"Whenever you can, share. You never know who all will be able to see far away standing upon your shoulders!"
I write mainly on topics related to science and technology.
Sometimes, I create tools and animation.
An improved version of the code shown below is now available as a github package here.
The code given on this page will be useful in quickly understanding what we are trying to do here, and it is sufficient for the basic functionality.
Jupyter, and Interactive Python in VS Code, have markdown cells that can be used to show documentation in very interesting ways (e.g. we can have formatting, equations, images, videos etc.) that is not possible using normal commenting in any programming language. This is one of the greatest selling points of Jupyter.
However, it becomes slightly annoying to keep adding a markdown cell for every small piece of documentation you want to display.
For example, we may want to keep these little comments in the code block below in a single cell for the sake of avoiding clutter:
But if we, at the same time, wanted these suggestive comments to be displayed as markdown in the cell output, that will not happen, unless we put them in a separate markdown cell, a little too much of a hassle and clutter.
This workaround will let us display markdown from within code cells in IPython output, while ignoring it when run in normal Python (like usual comments) . The only constraint is that we have to use strings in place of comments.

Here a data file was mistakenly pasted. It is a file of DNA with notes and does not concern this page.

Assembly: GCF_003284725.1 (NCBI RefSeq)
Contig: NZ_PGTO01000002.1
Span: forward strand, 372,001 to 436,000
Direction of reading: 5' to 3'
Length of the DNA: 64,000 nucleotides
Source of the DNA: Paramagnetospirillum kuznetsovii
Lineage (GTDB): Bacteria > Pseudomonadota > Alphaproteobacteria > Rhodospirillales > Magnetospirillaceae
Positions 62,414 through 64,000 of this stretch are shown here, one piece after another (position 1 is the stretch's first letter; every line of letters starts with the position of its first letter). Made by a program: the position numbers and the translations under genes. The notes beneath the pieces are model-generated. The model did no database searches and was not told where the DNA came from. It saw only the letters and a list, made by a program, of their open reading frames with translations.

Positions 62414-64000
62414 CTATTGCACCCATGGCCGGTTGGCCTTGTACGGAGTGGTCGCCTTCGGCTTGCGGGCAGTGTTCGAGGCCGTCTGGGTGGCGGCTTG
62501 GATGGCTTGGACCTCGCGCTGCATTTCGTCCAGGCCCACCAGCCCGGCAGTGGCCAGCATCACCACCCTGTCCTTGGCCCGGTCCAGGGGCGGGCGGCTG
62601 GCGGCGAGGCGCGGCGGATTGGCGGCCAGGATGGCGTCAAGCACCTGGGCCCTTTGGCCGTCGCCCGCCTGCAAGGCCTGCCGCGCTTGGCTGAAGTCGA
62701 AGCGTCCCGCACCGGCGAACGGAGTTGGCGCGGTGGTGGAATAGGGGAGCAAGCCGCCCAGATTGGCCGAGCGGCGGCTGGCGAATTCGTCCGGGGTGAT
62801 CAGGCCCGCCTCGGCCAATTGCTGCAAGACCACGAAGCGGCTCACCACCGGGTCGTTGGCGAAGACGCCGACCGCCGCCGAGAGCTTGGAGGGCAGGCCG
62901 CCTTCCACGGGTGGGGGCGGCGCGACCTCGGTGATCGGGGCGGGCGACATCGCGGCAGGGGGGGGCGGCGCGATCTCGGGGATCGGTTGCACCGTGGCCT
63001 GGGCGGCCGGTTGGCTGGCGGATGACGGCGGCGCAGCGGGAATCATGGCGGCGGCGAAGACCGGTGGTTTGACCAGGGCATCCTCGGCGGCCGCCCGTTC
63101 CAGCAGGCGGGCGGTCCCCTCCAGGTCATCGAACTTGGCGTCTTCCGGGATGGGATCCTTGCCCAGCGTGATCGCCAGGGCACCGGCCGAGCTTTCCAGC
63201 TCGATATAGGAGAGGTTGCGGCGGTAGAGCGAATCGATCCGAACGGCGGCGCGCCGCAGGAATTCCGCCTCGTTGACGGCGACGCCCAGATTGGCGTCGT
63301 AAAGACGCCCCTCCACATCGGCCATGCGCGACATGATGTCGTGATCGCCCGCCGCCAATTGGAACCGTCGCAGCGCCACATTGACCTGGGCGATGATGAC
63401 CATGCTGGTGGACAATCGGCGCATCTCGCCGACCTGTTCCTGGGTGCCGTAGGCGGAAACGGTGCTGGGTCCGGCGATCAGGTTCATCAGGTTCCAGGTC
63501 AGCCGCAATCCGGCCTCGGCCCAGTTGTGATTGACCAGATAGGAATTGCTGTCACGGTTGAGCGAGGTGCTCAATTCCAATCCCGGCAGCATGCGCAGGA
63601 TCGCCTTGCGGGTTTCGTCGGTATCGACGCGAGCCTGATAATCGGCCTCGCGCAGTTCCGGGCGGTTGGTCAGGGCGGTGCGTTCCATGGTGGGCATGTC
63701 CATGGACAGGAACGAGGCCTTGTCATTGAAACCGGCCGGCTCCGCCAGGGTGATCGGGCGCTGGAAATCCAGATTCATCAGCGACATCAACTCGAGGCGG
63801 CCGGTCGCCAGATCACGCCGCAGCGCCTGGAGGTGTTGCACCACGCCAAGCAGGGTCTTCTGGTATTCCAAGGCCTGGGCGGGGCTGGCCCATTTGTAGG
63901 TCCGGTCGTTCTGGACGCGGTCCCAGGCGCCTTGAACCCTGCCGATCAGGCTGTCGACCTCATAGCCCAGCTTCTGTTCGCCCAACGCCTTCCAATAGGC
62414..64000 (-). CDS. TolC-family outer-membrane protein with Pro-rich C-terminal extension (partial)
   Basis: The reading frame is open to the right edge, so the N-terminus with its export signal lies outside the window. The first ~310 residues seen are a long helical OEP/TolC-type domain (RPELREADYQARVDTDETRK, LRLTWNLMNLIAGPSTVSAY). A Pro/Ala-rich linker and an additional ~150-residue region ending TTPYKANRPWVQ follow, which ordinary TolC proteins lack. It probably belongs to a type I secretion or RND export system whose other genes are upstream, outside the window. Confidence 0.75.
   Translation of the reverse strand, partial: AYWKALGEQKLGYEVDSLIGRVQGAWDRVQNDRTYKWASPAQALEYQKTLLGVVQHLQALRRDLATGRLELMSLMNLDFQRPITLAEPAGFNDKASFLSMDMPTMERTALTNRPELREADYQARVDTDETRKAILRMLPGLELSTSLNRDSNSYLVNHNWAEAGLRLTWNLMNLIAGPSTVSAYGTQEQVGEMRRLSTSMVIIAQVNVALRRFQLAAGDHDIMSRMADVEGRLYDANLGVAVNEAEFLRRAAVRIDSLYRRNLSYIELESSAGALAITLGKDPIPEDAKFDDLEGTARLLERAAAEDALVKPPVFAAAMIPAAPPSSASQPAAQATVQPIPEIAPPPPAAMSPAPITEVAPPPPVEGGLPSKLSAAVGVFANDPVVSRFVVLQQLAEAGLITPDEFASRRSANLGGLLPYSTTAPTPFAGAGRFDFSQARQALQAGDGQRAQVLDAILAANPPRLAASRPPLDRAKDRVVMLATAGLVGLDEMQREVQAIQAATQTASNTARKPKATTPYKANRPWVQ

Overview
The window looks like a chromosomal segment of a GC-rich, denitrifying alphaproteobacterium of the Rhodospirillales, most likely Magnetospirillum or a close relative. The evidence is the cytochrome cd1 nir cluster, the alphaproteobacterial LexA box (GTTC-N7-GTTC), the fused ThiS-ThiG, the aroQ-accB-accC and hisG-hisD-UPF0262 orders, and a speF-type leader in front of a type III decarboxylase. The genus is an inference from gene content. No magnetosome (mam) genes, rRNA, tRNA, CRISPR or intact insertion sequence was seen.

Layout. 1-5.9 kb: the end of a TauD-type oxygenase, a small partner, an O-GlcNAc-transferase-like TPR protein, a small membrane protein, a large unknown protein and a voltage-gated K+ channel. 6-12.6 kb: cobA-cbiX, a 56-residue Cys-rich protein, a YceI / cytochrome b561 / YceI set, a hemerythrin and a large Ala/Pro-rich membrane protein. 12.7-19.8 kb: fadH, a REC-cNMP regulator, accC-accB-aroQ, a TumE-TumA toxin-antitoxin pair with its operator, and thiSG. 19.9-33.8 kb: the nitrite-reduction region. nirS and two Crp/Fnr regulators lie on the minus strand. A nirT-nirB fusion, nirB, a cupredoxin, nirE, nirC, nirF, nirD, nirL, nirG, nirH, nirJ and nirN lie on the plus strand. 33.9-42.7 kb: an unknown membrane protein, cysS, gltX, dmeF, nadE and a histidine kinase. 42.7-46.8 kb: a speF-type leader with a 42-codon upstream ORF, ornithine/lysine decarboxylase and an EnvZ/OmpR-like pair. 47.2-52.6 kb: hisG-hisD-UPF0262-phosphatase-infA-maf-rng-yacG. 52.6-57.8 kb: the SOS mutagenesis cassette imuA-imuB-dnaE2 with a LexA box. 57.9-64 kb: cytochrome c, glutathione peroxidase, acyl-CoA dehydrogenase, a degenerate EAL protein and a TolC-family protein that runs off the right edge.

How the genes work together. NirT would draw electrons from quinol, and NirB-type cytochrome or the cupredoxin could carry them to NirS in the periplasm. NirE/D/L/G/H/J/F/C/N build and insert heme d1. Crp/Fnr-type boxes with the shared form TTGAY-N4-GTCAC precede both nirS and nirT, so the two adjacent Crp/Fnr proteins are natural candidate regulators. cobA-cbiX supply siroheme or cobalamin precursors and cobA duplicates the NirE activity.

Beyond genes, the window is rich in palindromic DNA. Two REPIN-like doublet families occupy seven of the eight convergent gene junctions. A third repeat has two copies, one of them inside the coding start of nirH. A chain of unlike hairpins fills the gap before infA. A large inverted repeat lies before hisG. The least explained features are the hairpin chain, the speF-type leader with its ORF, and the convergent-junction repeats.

Note: I used forbiddenfruit just for aesthetics, that is not a requirement.
The code above can reside in a separate file, and which can be imported anywhere needed. Thus it becomes a mini-extension.
After this, the following code (e.g.), when run as a normal script, ignores the string-comments:
but when run in IPython, displays this (alongside executing the python code):
Thus we have calculated the volume of the cylinder by using the formula
Now we'll calcualte the area as per
Considering that triple quoted strings are often used as multiline comments, this solution may be useful in many scenarios, and will not be a significant deviation from using normal comments.
On the plus side, there are two advantages:
An improved version of the code (with extra options) shown above is now available as a github package here.
This package can be used for two quite different purposes: